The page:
It was awesome. I actually had a chance to meet him the day of my last LA show, which was like two days before I went on the Instagram Live thing. So it wasn’t the first time that I had met him. That made it a little bit easier. It was really exciting and obviously he was like… He knew how to play the songs in like two seconds. Working with him, especially on the guitar, is pretty crazy. It was awesome. Very nerve-wracking but very fun.

Did you broach the topic of maybe working together on music in the future?

Yeah. But I think for me, I’m just kind of like… I was more focused. I’ve been listening to his music since I was 12-years-old so I feel like, I’ve already learned a lot from him on the music side. I’ve already gotten so much out of it that I don’t want to be pushy or anything like that. If I get to work with him on music in the future that would be great. And if not he’s done enough for me.

Absolutely. It’s such a great experience just to get to meet and talk to an idol. Actually, speaking of idols and people you’re really interested in, another person you talked about in our last interview was Elon Musk. You had mentioned that you might have been interested in working together?

Oh yeah, that was dope that he tweeted me back!

Yeah! I saw it in your most recent press release and was like “we talked about that.” You didn’t have an idea, but you said it would be cool to collaborate with him on something musically. And I feel like what you came up with was really cool. What made you think about it and how did it feel for him to reply to you?

It was more of… It wasn’t a serious thing because I know there isn’t a huge market in making touring vehicles. And he’s probably focused on… he has bigger fish to fry. But I thought it would be funny just to tweet him and see what he would say. Or if he would respond at all. Because somebody had asked me “what are you doing to take care of the environment.” I do care about the environment, but I feel bad walking onto a tour bus every day and burning so much gas. But I don’t have a choice because I have to have a mode of transportation to get around the country so that I can play shows. So, I was like it would be dope if I could work with you on a a tour bus. After that interview I just tweeted him to see what he’d say, and he just responded.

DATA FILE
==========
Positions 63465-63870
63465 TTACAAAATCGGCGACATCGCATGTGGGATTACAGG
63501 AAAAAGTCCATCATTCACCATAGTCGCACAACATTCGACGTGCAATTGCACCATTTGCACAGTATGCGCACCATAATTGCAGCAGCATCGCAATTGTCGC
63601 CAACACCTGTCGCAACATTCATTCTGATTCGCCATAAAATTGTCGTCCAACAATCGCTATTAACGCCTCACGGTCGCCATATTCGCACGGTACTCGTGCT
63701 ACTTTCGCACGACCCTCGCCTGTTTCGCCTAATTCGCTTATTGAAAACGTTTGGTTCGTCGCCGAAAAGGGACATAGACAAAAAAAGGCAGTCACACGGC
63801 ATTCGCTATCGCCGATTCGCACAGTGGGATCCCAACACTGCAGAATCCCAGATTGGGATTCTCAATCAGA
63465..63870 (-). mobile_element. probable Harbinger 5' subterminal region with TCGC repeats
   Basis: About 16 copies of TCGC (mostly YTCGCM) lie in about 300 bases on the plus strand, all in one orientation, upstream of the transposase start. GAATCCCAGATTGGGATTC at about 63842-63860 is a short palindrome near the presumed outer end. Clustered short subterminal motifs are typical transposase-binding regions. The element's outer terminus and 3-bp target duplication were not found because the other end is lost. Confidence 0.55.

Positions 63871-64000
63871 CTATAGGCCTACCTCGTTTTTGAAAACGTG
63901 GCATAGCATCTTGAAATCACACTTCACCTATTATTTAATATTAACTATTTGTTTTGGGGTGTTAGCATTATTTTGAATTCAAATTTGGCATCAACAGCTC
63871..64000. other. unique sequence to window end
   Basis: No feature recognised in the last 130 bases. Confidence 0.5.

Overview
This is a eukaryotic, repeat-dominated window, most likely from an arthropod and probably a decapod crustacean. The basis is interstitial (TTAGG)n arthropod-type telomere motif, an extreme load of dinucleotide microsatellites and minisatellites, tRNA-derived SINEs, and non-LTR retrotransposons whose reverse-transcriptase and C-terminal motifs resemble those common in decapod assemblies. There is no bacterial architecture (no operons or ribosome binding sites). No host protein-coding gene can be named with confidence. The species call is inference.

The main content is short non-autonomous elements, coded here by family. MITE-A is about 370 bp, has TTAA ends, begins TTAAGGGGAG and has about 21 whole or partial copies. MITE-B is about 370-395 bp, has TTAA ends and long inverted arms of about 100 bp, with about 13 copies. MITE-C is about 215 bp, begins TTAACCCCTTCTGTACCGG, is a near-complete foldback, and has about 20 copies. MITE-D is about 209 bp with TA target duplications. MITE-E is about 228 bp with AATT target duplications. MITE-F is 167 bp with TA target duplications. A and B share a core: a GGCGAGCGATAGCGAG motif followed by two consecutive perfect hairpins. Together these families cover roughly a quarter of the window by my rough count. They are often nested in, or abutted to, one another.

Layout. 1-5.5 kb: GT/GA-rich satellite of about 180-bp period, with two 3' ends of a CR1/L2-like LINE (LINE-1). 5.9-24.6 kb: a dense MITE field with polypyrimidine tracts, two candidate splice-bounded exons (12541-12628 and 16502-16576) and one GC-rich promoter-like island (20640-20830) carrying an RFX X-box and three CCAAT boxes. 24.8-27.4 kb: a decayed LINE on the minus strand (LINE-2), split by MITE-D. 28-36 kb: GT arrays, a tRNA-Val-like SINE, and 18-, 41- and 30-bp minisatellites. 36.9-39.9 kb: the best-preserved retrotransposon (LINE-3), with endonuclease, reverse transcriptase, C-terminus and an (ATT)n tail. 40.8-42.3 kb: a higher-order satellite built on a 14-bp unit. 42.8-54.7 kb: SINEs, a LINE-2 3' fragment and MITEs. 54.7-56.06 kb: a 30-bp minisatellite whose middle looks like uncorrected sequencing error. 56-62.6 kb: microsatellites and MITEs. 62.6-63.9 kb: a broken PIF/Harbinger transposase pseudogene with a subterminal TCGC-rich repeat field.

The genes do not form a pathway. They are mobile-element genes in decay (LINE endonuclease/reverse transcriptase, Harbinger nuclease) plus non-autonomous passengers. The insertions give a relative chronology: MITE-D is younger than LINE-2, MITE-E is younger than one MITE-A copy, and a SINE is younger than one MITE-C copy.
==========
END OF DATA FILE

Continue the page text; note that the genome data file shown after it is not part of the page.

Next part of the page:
What would you say has been the most surprising support to see from fellow artists or people who are really inspiring to you?

I’d say Bryson Tiller. I wasn’t expecting him to listen to my music. That was pretty cool.

Switching gears a bit. Like you said, you have so much stuff going on right now. How are you staying grounded?

Right now I live at home with my parents, so that helps. Nothing has really changed for me in the grand scheme of things. I feel like the people I spend my time with outside of music are mostly just my mom, dad and sister. Pretty much it. My dad is downstairs right now, and I just made myself a pizza. Everything is pretty much exactly the same.

You’re living the best life. At home with mom and dad is so easy.

Exactly. Exactly.

Talking about touring, performing live has always seemed super important to you. It’s something you’ve been doing in parking lots before you were performing on stage. Now you’re selling out everywhere and booking bigger and bigger venues and events. How does taking that next step feel?

The coolest thing is just to walk on stage and have a crowd of people know the words to your songs. That’s something I always wanted. So it feels amazing. For a long time, like I told you before, I was just performing outside venues and hoping to get an opportunity like the one I have now. It’s really awesome to see a line of people outside the show waiting to get in. I wish I had something more original to say, but it’s awesome.

I mean, it’s what you’ve been working towards and to see it coming true must be so great.

It really feels like I made the right choice.

And the audiences aren’t just getting bigger. They’re also, like you said, getting louder. I was just watching footage of you performing “Let Me Down Slowly” live, and it’s really incredible to see how into it your fans are. What would you say other than “Let Me Down Slowly” is a favorite song for you to play and see them singing back to you now?

The loudest song at every single show is called “Steve.” It’s the song that I least expected to be the most popular at live shows. But it’s so loud every night. People scream the words to that song, which is funny since it’s such a peculiar song. So to have people really excited about it was shocking to me but also very cool. “Let Me Down Slowly” is not the loudest song that people sing at the shows by any means. I think it’s probably “Steve” and “Boy In The Bubble” or maybe “Outrunning Karma.” Maybe “Water Fountain.” It’s pretty loud, too.

“Water Fountain” was a song that people were really excited to hear off Narrated For You before it dropped. Would you say that it is interesting to see what fans are responding to versus what the general public is responding to now that you really have that window directly into fans when you’re touring.